Spring Eggs – Spring Herbs Egg Custard with Chorizo. Deep Fried Spinach with Ricotta Cheese (background). Very very tasty, one of the best egg custards I have had. I was lucky to have 2 of these, since my mother doesn’t eat eggs that are not fully cooked.

Equally good were the deep-fried spinach with cheese, encased within the crisp wanton skin. This was deceptively simple but criminally delicious – each plump pocket was flavourful and oozing with creamy ricotta.

Conger Eel – Lightly Fried Conger Eel and Anchovy from Jeju, seaweed “Bu Gak”. The team at Mingles fry really really well. We learnt that they use a traditional technique of sticky rice batter “glue”, where the paste was applied on the surface, then dried and subsequently fried. The result was a light, crispy coating that gives a delightful crunch. The yuzu zest brings an added dimension to the sweet and sour sauce pairing.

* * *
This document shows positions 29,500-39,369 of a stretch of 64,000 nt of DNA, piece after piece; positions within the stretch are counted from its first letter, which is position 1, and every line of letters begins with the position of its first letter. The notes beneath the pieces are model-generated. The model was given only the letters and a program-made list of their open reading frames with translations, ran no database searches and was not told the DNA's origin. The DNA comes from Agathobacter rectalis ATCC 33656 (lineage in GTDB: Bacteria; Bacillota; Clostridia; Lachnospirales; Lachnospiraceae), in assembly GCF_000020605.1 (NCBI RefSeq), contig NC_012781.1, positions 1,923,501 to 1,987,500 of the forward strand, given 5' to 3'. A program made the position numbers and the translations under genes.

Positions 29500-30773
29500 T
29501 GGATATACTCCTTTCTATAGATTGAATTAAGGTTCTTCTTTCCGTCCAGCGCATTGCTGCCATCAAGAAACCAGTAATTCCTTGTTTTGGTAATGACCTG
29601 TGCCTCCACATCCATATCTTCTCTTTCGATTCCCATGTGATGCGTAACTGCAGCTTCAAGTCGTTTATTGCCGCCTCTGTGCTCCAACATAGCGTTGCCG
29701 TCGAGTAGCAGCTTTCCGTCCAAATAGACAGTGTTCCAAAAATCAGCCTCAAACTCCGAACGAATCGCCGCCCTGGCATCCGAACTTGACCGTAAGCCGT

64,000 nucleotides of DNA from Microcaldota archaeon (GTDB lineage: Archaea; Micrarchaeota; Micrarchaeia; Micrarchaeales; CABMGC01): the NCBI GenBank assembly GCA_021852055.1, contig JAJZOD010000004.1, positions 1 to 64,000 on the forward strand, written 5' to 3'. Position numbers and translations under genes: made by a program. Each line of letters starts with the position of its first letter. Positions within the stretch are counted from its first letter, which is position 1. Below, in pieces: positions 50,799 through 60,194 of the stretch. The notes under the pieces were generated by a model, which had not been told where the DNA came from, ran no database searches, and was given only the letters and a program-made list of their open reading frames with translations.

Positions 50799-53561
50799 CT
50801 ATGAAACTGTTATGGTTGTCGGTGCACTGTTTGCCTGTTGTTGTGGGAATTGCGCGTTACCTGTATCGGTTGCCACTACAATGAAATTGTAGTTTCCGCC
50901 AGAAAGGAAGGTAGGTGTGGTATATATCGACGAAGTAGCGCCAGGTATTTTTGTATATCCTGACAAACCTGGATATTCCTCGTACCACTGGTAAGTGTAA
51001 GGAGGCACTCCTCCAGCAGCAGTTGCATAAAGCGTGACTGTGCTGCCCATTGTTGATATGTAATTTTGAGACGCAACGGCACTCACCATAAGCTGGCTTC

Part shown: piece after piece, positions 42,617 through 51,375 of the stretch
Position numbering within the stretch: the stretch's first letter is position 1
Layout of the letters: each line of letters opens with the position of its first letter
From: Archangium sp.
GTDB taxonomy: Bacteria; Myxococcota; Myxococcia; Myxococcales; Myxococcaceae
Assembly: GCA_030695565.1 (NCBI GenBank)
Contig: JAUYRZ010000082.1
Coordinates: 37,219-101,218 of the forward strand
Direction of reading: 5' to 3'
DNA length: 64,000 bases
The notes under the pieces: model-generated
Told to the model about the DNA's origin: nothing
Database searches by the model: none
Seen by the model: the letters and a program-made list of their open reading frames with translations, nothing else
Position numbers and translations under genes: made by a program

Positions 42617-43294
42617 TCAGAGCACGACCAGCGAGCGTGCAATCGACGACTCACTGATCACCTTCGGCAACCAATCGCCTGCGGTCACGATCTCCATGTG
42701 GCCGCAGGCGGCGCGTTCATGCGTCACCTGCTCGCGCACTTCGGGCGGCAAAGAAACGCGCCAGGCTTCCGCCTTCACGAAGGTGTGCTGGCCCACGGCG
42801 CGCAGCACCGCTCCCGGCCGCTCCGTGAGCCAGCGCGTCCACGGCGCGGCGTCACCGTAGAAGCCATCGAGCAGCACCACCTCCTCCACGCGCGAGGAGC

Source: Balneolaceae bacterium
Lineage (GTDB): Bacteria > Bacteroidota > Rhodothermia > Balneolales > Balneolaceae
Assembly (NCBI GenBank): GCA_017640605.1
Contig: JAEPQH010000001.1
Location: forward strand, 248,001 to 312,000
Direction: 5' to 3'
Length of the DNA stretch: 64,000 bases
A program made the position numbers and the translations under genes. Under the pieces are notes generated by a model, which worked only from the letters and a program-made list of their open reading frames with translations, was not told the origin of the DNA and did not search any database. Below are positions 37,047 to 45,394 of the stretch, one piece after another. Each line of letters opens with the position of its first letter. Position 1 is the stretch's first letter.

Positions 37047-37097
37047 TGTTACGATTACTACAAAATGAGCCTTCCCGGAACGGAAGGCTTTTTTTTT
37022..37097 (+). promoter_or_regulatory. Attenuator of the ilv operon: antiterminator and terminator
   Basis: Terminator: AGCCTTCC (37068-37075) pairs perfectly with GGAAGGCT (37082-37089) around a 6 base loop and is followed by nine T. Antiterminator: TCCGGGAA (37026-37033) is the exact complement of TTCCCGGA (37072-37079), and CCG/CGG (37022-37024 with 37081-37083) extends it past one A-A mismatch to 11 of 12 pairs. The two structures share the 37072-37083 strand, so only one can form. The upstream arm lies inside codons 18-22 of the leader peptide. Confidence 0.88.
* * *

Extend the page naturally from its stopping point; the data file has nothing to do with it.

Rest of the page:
Mingles Style Seasonal Fish – Red tile fish in Korean Pepper Oil. Broth of fish, seasonal clams and Korean herbs. As expected, the fish was tender and its flavours robust. Unfortunately, the Korean Pepper Oil just doesn’t work for me.

Palete Cleanser – Red wine vinegar

Roasted duck and seasonal vegetables, sourced from a local farm.

Charred lamb, “Doen-jang” vegetable ash, seasonal vegetables.

Gang Won Beef from Eastern Korea. Truffle “Jang” Sauce, Seasonal Vegetables. There were 3 main courses to choose from and our family of 3 just went with one of each. Having tried them all, definitely go for the beef. It was perfect– the decadent slices were a true indulgence. They simply melt in your mouth and go amazingly with the truffle jang.